We describe a new effort to date hydrothermal silica sinter deposits (geyserite) from the Upper Geyser Basin of Yellowstone National Park using 14C of co-deposited organic matter, U-series and cosmogenic 10Be methods. A majority of the samples were collected from stratigraphic sections, mainly at Riverside, Giant, and Castle Geysers. Ages obtained from 41 14C analyses range from modern to 12.1 cal ka BP. Nearly all the 14C ages show inconsistencies with their stratigraphic positions, and several replicate 14C analyses from the same sample result in significantly different ages. The δ13C values of the organic material in the sinter range from -26.6‰ to -12.7‰. The more enriched values are attributed to microbial fixation of dissolved inorganic carbon (DIC), which has heavier δ13C values and is 14C-depleted relative to atmospheric CO2, leading to apparent older ages. U-series analyses on 4 samples yielded ages between 2.2 and 7.4 ka. Large 230Th/U age uncertainties in the sinter, due to low uranium concentrations along with elevated 232Th and associated initial 230Th, make these ages imprecise for use on Holocene deposits. A single cosmogenic 10Be exposure age of 596±18 ka is considerably older than the age of underlying rhyolite and is thus unreliable. This apparent old age results from contamination by meteoric 10Be trapped in the opal that overprints the very small amount of cosmogenic 10Be. By presenting the problems we encountered and discussing their probable cause, this paper highlights the difficulty in obtaining reliable, high-precision geochronological data necessary to use sinter deposits as paleoenvironmental and paleo-hydrothermal archives.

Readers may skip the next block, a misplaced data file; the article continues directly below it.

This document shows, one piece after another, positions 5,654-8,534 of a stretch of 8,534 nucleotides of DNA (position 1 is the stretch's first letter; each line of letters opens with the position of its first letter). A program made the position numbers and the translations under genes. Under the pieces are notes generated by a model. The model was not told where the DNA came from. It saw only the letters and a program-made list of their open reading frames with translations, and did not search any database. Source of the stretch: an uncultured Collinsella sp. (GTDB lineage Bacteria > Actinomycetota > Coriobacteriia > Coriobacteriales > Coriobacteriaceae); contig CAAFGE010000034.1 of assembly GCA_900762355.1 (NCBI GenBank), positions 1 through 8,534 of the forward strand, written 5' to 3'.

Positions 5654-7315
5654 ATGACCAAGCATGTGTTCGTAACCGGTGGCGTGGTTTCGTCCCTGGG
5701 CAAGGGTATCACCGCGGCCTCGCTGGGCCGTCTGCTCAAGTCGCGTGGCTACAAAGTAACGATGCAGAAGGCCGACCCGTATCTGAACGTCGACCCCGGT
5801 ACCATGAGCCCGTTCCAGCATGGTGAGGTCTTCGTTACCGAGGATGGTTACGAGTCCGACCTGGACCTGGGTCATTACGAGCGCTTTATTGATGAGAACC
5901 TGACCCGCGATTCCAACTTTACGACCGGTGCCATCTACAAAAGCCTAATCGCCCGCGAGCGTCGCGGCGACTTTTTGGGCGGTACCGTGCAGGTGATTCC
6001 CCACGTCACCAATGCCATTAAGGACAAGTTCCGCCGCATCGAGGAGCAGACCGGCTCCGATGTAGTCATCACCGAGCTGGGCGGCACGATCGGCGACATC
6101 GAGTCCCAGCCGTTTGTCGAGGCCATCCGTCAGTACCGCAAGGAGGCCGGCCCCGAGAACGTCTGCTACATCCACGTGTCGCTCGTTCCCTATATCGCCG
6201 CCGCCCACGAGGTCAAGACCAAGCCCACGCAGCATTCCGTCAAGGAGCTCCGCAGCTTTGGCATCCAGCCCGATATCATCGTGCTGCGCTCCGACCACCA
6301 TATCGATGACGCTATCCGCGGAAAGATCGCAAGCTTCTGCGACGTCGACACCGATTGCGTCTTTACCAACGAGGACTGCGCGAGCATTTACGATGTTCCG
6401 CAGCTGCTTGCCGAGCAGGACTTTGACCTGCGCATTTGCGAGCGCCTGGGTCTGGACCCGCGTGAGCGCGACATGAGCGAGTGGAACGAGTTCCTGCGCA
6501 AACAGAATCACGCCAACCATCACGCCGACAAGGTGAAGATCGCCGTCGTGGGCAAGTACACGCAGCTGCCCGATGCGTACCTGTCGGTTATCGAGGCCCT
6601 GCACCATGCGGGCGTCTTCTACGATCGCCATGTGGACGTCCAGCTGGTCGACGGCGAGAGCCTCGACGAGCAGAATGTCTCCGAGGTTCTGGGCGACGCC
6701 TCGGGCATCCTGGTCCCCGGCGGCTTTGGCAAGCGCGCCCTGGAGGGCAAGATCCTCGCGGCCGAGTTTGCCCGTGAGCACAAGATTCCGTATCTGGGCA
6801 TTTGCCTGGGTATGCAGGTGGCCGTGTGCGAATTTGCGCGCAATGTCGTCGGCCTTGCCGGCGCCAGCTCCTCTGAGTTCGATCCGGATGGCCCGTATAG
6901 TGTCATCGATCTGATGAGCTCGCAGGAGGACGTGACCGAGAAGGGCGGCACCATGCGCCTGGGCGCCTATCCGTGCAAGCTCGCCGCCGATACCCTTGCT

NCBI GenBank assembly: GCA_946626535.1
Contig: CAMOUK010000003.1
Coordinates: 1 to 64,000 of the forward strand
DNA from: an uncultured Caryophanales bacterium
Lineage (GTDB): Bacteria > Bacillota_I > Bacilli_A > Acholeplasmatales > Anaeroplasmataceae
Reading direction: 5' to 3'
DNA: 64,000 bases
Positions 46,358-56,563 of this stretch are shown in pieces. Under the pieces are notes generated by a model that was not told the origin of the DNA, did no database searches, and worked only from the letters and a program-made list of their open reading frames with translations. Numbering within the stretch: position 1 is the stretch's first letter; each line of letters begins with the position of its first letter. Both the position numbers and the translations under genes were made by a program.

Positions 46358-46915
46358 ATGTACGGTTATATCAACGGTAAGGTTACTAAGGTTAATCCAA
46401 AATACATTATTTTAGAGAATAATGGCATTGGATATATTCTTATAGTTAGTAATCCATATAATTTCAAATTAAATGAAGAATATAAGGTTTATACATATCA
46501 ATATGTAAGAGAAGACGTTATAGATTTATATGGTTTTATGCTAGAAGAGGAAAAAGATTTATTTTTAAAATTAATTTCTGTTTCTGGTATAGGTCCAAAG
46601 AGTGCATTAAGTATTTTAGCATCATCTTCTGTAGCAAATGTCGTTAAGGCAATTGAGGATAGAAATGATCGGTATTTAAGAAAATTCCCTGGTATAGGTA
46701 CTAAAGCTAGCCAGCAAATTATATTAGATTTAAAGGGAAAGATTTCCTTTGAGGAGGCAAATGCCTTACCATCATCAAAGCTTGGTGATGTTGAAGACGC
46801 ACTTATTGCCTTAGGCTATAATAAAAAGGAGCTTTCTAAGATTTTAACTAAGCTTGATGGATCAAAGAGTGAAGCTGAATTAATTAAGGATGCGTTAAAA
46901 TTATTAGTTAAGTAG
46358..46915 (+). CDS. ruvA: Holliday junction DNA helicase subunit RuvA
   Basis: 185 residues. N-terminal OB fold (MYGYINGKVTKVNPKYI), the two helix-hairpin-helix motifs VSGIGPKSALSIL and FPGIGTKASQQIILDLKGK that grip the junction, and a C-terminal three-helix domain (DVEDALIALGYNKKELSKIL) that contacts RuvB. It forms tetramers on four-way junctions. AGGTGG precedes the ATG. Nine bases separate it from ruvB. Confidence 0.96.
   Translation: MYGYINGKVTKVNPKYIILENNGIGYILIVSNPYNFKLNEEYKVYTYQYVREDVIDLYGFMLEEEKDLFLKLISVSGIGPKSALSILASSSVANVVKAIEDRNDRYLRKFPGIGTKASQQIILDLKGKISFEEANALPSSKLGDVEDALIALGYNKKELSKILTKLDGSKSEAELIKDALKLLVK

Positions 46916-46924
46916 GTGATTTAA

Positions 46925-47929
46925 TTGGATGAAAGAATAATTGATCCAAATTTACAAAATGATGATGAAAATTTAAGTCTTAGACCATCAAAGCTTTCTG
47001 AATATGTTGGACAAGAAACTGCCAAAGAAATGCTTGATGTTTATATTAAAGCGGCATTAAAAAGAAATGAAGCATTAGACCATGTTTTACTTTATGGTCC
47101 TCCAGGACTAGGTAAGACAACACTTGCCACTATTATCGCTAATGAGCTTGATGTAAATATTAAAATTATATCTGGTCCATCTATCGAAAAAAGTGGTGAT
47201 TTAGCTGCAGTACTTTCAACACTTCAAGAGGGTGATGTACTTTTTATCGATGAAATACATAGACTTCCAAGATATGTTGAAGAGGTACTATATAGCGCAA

|Title||Dating silica sinter (geyserite): A cautionary tale|
|Authors||Dakota M. Churchill, Michael Manga, Shaul Hurwitz, Sara Peek, Joseph Licciardi, James B. Paces|
|Publication Subtype||Journal Article|
|Series Title||Journal of Volcanology and Geothermal Research|
|Record Source||USGS Publications Warehouse|
|USGS Organization||Geosciences and Environmental Change Science Center; Volcano Science Center|